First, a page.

5.13.   Engagement with all customers is important and a key benchmark of success is communication with frequent users such as planning agents and developers. In December 2021 the Agents Forum was reintroduced to enable dialog and feedback. Initially this took place virtually, but the first in-person event was held on 6 December 2022. Whilst issues with communication were raised at this event, they did not feature as significantly as they have in the past; this is a clear indicator of improvement. The Council pre-application process was particularly praised in terms of improving quality.


5.14.   The Agents Forum will take place on a 4-monthly cycle to help build and develop relationships. These will also be used to identify issues and provide training to agents on matters such as national and local validation requirements and common issues with applications. This will deliver better quality planning application submissions which will, in turn, improve the speed at which they are able to be processed.

Wider Planning Improvements

5.15. The reorganisation of the Planning Service in the winter of 2022 has brought together a number of the Council’s wider planning functions within Strategy and Governance. This includes Planning Policy, Conservation Area Appraisals and Neighbourhood Planning.


5.16.In August 2022 the new Senior Conservation Officer started with the Council who is responsible for the updating of the Conservation Area Appraisals which support and guide the management of the Conservation Areas. A review of the existing Conservation Areas has been undertaken, including researching and establishing a base layer of all data and text related to the existing Conservation Areas.  The intention is that during 2023 progress will be made on updating the plans on a risk-based approach.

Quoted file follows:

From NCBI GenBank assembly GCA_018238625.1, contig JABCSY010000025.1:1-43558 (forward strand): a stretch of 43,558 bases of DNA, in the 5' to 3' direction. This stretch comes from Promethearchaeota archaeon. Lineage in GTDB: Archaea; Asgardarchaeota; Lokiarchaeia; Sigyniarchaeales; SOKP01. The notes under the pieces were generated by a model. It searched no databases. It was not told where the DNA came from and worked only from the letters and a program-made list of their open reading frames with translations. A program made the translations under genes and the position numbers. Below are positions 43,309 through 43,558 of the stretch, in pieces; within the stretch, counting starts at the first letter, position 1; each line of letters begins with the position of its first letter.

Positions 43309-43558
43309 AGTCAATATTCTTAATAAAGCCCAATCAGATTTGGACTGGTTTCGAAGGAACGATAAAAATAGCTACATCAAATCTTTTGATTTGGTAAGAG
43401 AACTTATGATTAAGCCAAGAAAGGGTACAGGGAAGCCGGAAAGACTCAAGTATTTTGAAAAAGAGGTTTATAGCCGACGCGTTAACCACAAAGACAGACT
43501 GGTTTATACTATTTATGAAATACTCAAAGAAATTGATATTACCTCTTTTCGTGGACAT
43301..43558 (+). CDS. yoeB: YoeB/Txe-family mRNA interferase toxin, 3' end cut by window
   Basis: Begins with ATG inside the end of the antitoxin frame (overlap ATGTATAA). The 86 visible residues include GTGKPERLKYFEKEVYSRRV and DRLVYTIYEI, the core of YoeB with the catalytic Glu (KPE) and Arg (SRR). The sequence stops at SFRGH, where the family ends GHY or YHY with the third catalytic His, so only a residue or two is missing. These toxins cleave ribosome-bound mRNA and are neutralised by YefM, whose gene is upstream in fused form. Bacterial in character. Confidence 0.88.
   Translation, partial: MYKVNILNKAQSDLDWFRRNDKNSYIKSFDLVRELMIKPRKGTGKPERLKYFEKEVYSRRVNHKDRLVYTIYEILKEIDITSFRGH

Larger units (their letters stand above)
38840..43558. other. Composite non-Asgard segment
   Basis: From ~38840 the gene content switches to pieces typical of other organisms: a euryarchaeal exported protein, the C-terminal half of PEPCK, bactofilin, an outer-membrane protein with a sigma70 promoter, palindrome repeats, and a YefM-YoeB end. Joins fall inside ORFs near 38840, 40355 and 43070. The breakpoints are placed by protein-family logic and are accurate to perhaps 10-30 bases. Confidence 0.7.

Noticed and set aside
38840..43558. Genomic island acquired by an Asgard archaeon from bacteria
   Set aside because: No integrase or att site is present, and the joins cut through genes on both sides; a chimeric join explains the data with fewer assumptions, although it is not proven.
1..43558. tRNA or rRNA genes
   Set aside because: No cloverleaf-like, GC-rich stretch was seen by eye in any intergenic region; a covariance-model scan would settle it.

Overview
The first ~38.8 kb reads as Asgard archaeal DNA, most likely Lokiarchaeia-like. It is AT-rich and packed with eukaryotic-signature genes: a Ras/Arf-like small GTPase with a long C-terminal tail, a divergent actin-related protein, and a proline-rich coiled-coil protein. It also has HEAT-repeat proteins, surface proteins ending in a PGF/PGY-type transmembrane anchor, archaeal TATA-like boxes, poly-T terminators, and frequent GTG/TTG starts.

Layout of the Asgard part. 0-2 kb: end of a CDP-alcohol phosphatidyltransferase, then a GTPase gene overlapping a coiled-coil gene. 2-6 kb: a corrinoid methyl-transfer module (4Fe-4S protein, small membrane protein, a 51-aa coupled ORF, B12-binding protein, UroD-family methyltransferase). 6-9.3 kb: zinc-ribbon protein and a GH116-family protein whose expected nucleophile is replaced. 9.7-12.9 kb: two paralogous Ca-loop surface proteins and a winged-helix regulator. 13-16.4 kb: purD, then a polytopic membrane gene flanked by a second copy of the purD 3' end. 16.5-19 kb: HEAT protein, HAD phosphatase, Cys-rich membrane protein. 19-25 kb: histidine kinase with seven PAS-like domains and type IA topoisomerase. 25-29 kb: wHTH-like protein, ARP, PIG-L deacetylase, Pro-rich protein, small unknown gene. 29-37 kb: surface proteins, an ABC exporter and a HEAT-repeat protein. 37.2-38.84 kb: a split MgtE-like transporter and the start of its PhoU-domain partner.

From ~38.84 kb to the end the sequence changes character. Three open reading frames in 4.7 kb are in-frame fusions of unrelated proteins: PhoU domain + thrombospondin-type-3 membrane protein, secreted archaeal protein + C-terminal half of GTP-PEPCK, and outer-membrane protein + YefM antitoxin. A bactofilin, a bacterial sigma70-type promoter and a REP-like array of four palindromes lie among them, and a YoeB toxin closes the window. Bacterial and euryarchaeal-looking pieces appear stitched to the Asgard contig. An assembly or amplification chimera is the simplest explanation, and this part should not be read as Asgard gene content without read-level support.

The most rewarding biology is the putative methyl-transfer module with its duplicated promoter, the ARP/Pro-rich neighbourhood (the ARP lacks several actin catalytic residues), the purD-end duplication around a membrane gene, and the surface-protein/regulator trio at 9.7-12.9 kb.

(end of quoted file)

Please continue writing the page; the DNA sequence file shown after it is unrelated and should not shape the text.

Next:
5.17. The Council has had significant success in supporting Parish Councils and groups in the establishment of Neighbourhood forums and the development of Neighbourhood plans through examination, referendum and being ‘made’.  The plans help to ensure that local community lead aspirations become part of the material planning considerations when the Neighbourhood Plan comes into force as part of the statutory development plan. The following Neighbourhood Plans have been made over the past two years:

·                Dartmouth: 15/12/2022

·                Kingsbridge, West Alvington & Churchstow: 15/12/2022

·                Frogmore & Sherford: 26/05/2022

·                Ringmore: 31/03/2022

·                Kingston: 20/05/2021

·                Kingswear: 06/05/2021

·                South Huish: 20/05/2021

·                Strete: 20/05/2021

·                Aveton Gifford: 20/05/2021

·                Modbury: going to Referendum 09/03/2023





6.   Proposed Way Forward

6.1   That the Executive note progress on implementation of the plan to date and reports on progress again in 6 months.


7.   Implications




Details and proposed measures to address




The Implementation Plan will ensure improved

governance and decision-making

Financial implications to include reference to value for money



Funding has already been put in place to fund the changes in the Planning Service structure.


The continued implementation of The Improvement Plan will deliver improvements in the performance and efficiency of the Service going forward. This will increase capacity within the Service to further develop the Service and development of enhancement to the Service as chargeable items such as Planning Performance Agreements which would increase the Service income reducing the need for additional funding going forward.



That the Council fails to deliver a Service that meets the expectations of Members and our Customers

Supporting Corporate Strategy


Council, Homes, Environment, Enterprise

Consultation & Engagement Strategy


As part of the Development of the Updated Planning Improvement a Staff Awayday has been undertaken to engage with the service staff and this has been integrated into the proposed plan.

Climate Change - Carbon / Biodiversity Impact




No direct carbon/biodiversity impact arising from the recommendations, however the delivery of the Joint Local Plans Policy DEV32 Delivering low Carbon Development and the recently adopted Climate Emergency Planning Statement are undertaken by the service in the consideration of Planning Applications


Comprehensive Impact Assessment Implications

Equality and Diversity








Community Safety, Crime and Disorder




Health, Safety and Wellbeing


The continued delivery of the Planning Improvement Plan will continue to improve the balance of performance and balanced workload of the service staff creating an improved work life balance and the wellbeing of Staff

Other implications





Supporting Information


There are none


Background Papers:

There are none